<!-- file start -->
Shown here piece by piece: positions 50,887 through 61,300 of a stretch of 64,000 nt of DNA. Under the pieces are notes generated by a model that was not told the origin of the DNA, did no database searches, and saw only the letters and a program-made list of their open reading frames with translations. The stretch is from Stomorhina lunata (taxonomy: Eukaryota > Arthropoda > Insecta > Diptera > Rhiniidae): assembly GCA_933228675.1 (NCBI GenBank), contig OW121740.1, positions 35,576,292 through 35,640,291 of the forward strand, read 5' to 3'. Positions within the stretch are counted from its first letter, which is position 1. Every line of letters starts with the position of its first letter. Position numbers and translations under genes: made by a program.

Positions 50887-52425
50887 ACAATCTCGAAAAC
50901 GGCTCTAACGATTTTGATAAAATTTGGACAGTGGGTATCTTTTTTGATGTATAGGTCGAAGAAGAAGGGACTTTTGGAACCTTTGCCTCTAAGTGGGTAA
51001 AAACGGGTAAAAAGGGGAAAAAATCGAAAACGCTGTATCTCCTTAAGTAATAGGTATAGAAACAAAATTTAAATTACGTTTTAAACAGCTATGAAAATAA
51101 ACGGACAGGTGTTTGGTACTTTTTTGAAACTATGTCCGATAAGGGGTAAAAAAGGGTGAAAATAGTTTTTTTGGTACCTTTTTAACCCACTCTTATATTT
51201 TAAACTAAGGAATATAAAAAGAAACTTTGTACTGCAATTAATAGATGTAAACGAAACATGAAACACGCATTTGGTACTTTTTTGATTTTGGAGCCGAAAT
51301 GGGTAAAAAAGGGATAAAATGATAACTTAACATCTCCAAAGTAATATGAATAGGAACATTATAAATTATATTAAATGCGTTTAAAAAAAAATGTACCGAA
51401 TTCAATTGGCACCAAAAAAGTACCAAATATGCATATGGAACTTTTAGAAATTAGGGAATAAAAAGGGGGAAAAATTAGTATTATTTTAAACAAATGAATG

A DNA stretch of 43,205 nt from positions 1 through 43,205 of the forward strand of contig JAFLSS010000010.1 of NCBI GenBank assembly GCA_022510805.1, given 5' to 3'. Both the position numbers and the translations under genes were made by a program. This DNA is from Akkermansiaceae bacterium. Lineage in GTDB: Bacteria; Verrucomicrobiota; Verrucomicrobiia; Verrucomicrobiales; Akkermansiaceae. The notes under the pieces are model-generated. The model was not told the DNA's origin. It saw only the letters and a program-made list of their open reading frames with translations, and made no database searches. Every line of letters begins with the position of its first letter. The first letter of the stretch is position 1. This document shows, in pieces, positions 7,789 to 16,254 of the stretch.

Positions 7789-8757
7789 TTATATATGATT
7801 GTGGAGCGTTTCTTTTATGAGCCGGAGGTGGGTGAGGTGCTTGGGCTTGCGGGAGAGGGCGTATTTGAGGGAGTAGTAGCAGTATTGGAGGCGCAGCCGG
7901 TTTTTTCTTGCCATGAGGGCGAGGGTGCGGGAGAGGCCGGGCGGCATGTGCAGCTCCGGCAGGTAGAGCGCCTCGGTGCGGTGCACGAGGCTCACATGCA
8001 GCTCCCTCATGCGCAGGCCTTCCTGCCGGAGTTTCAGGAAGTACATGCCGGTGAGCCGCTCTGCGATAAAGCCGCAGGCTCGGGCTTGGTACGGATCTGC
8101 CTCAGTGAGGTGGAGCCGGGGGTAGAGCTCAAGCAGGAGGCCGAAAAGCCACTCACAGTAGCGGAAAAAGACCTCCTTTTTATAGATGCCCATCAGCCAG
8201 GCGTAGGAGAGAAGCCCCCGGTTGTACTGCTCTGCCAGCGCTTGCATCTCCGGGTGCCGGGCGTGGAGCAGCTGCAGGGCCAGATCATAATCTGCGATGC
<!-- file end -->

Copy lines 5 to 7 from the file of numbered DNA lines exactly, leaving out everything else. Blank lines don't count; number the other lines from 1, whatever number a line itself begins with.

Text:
51001 AAACGGGTAAAAAGGGGAAAAAATCGAAAACGCTGTATCTCCTTAAGTAATAGGTATAGAAACAAAATTTAAATTACGTTTTAAACAGCTATGAAAATAA
51101 ACGGACAGGTGTTTGGTACTTTTTTGAAACTATGTCCGATAAGGGGTAAAAAAGGGTGAAAATAGTTTTTTTGGTACCTTTTTAACCCACTCTTATATTT
51201 TAAACTAAGGAATATAAAAAGAAACTTTGTACTGCAATTAATAGATGTAAACGAAACATGAAACACGCATTTGGTACTTTTTTGATTTTGGAGCCGAAAT